Cleve Foster executed by Texas after failing to win 4th reprieve from U.S. Supreme Court

In this Aug. 29, 2012, photo, convicted killer Cleve Foster speaks from a visiting cage at the Texas Department of Criminal Justice Polunsky Unit outside Livingston, Texas. AP

(AP) HUNTSVILLE, Texas - A former Army recruiter failed to win a fourth reprieve from the U.S. Supreme Court and was executed Tuesday evening in Texas for participating in the shooting death of a woman he and a buddy met 10 years ago at a bar.

Cleve Foster was pronounced dead at 6:43 p.m. CDT, 25 minutes after his lethal injection began and two hours after the high court refused to postpone his punishment. Three times last year the justices stopped his scheduled punishment, once when he was moments from being led to the death chamber.

His attorneys argued he was innocent of the 2002 slaying of Nyaneur Pal, a 30-year-old immigrant from Sudan. They also said he had deficient legal help at his trial and in early stages of his appeals and argued his case deserved a closer look.

Foster, 48, also was charged but never tried for the rape-slaying a few months earlier of another woman in Fort Worth, Rachel Urnosky.

Calif. could end death penalty in November
Texas executes confessed killer of 5
Mom raises $ to see daughter's killer executed

In the seconds before the single lethal dose of pentobarbital began, Foster expressed love to his family and to God.

"When I close my eyes, I'll be with the father," he said. "God is everything. He's my life. Tonight I'll be with him."

He did not proclaim innocence or admit guilt. He did turn to relatives of his two victims, saying, "I don't know what you're going to be feeling tonight. I pray we'll all meet in heaven."

As the drugs began taking effect and while he was repeatedly saying he loved his family, he began snoring, then he stopped breathing.

Three of the nine Supreme Court justices — Ruth Bader Ginsburg, Elena Kagan and Sonia Sotomayor — would have stopped the punishment, the court indicated in its brief ruling.

Last year — in January, April and September — the justices did intervene and halted his execution, once only moments before he could have been led to the death chamber.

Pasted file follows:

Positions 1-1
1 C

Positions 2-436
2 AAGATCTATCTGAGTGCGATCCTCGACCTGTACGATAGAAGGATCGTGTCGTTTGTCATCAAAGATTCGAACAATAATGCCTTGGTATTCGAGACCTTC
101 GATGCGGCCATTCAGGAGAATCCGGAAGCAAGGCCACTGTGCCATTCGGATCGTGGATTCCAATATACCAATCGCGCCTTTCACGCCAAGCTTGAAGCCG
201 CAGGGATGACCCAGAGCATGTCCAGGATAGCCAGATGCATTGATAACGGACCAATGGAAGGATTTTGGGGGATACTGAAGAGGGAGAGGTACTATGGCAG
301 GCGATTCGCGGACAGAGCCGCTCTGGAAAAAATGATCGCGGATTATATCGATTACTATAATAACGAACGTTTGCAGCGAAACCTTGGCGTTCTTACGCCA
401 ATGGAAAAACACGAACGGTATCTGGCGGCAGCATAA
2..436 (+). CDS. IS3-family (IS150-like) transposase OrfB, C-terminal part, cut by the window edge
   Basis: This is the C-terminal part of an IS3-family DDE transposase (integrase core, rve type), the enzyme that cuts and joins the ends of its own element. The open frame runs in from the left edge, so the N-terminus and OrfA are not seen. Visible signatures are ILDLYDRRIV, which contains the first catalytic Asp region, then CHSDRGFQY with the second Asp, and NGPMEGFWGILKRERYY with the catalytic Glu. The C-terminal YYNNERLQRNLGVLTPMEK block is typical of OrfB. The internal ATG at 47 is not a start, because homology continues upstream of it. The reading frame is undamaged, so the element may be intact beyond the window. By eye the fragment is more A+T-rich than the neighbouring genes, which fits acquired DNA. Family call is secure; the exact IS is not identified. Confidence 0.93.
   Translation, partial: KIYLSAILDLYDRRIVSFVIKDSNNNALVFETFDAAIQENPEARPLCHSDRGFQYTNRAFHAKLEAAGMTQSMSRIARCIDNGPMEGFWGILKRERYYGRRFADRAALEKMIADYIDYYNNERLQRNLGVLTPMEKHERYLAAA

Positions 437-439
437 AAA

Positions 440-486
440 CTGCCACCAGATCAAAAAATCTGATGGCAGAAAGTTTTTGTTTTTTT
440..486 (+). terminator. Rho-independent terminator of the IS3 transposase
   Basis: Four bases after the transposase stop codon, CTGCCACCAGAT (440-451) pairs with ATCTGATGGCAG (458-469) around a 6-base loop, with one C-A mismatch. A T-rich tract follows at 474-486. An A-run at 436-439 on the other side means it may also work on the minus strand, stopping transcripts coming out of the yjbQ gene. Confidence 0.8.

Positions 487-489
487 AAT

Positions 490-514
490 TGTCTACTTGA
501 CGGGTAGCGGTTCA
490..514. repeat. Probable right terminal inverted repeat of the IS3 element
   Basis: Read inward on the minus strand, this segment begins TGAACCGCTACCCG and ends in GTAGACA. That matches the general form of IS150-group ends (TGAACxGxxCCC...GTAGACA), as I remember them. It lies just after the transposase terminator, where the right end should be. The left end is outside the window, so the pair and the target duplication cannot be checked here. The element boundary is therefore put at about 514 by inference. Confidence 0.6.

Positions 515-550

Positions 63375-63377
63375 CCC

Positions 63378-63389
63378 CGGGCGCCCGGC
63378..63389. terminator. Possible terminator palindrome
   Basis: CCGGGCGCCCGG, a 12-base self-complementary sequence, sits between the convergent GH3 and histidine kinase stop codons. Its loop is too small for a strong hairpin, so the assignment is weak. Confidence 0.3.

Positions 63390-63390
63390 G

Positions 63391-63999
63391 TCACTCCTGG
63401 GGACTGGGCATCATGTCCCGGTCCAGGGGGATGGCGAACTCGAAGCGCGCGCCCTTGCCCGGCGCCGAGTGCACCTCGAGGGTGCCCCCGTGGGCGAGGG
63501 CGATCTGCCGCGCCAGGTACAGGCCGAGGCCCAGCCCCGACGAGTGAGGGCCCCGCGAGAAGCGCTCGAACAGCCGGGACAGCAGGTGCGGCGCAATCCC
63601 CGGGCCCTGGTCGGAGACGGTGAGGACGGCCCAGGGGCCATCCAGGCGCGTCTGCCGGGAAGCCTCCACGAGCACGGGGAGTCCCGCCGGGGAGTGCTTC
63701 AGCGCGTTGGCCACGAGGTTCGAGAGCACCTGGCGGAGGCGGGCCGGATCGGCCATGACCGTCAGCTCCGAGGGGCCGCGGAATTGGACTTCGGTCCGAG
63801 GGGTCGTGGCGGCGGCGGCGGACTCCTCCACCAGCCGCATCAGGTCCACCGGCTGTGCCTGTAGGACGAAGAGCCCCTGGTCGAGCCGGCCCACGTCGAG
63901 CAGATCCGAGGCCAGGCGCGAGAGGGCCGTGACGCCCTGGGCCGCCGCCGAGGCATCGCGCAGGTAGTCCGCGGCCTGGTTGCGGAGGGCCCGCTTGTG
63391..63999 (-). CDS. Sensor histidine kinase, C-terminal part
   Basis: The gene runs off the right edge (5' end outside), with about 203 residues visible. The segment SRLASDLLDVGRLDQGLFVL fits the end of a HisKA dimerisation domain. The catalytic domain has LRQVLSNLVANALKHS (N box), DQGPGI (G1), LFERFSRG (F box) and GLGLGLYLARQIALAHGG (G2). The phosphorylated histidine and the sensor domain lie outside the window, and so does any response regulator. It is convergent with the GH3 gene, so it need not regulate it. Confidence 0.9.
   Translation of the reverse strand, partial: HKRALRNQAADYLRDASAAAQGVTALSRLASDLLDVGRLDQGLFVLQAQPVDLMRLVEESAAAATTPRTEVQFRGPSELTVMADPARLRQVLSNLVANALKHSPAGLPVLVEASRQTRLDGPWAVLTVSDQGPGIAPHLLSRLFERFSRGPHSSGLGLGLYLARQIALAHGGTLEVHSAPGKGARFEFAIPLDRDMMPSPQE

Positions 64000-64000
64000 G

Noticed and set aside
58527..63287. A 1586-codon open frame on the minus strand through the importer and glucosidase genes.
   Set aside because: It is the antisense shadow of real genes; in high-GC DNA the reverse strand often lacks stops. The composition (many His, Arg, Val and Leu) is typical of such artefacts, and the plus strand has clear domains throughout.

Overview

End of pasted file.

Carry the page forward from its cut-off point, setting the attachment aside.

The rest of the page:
"It's offensive to us the frivolous appeals that were thrown up at the Supreme Court last minute," said Terry Urnosky, whose 22-year-old daughter's death was blamed on Foster and a partner, Sheldon Ward. "One stay after another, just delaying the closure our families sought."

Urnosky, his wife, and Pal's uncle and aunt stood a few feet away from Foster and watched the execution through a window.

"It's like ripping off a deep scab each time, preventing the wound from being able to start healing," Urnosky said. "Now the wound can start closing."

Maurie Levin, a University of Texas law professor representing Foster, argued the Supreme Court needed to block it again in light of their ruling earlier this year in an Arizona case that said an inmate who received poor legal assistance should have his case reviewed.

Foster and Ward were sentenced to die for killing Pal, who was known as Mary Pal and was seen talking with the men at a Fort Worth bar hours before her body was found in a ditch off a Tarrant County road.

"I am as certain of Foster's guilt as I can be without having seen him do it," Ben Leonard, who prosecuted Foster in 2004, said last week.

A gun in the motel room where Foster and Ward lived was identified as the murder weapon and was matched to Rachel Urnosky's fatal shooting at her apartment.

"It wasn't the violent death that both Mary and my daughter experienced," Urnosky's father said. "I feel it was way too easy, but it is what it is."

Foster blamed Pal's slaying on Ward, one of his recruits who became a close friend. Prosecutors said evidence showed Foster actively participated in her death, offered no credible explanations, lied and gave contradictory stories about his sexual activities with her.

The two were convicted separately, Ward as the triggerman and Foster under Texas' law of parties, which makes participants equally culpable. Pal's blood and tissue were found on the weapon and DNA evidence showed both men had sex with her.

At his trial, prosecutors presented evidence Pal wasn't shot where she was found; that Ward alone couldn't have carried her body to where it was dumped; and that since he and Foster were nearly inseparable and DNA showed both had sex with her, it was clear Foster was involved. A Tarrant County jury agreed, and both received the death sentence. Ward died in 2010 of cancer while on death row.

Foster grew up in Henderson, Ky., and spent nearly two decades in the Army. Records showed court martial proceedings were started against the sergeant first class and he was denied re-enlistment after allegations he gave alcohol to underage students as a recruiter in Fort Worth and had sex with an underage potential recruit. He'd been a civilian only a short time when the slayings occurred.

Comments